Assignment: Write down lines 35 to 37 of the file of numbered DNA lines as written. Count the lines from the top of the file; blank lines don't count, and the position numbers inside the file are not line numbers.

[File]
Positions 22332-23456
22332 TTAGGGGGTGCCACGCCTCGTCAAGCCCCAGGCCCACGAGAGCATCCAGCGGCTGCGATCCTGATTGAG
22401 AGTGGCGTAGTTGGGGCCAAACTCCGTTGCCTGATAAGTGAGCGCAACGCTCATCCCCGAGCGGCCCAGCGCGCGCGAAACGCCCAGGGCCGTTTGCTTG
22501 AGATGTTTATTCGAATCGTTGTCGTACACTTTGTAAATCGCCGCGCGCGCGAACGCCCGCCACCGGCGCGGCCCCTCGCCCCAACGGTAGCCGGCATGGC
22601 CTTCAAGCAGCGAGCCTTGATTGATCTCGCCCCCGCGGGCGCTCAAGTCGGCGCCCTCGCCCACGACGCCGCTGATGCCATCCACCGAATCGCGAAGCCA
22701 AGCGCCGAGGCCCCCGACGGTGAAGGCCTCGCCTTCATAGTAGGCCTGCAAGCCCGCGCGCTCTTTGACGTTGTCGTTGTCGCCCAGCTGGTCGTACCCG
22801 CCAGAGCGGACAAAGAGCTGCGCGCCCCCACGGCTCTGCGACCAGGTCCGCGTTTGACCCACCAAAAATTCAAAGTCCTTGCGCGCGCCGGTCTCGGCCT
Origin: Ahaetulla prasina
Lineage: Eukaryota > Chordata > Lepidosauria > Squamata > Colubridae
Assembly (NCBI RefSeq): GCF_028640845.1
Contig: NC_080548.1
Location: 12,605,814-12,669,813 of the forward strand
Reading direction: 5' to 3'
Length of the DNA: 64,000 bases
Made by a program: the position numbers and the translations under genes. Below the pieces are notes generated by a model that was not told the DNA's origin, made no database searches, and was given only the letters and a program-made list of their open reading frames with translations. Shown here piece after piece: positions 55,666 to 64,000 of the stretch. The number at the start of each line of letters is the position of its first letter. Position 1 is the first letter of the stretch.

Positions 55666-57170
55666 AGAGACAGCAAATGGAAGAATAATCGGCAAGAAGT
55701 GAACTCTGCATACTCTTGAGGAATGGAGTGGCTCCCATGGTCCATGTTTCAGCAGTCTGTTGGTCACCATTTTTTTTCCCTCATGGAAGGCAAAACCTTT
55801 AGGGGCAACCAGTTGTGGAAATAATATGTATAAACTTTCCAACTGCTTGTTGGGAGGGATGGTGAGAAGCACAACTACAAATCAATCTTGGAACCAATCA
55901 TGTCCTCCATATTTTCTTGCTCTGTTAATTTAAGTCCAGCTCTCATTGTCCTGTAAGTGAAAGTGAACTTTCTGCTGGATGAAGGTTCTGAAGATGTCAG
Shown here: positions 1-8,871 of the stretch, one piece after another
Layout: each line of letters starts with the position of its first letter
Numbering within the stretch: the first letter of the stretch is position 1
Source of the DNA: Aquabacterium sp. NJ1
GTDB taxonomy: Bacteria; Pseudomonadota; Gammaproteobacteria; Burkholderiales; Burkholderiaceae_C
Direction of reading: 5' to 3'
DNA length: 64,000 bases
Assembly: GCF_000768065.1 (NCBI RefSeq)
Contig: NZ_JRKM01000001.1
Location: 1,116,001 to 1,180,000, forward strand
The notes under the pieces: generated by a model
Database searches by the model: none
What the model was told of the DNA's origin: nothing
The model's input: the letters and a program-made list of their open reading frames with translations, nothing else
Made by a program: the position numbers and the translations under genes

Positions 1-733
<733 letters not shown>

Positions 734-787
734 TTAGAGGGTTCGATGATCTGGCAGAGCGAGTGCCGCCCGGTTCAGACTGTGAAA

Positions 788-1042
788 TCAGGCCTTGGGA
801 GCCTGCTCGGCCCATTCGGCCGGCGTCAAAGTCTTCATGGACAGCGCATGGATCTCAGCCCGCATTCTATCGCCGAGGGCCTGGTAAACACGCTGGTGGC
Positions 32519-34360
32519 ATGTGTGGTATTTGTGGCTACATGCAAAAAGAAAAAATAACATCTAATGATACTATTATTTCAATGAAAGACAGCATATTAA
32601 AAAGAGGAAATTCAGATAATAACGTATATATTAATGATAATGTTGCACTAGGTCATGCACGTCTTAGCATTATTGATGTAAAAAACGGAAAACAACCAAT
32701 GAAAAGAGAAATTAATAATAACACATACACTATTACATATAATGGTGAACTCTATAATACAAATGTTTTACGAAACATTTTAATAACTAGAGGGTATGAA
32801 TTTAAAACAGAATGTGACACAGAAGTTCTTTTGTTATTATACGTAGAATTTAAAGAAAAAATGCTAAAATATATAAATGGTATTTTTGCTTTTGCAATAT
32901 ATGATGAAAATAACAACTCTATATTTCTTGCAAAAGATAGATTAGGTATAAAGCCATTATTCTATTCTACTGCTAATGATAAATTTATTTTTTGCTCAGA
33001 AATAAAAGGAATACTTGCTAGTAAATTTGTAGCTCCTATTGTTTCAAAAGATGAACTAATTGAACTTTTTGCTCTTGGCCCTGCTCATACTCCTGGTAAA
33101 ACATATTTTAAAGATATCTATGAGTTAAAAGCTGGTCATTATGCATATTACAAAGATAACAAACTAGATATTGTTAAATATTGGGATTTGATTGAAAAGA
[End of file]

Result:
Made by a program: the position numbers and the translations under genes

Positions 1-733
<733 letters not shown>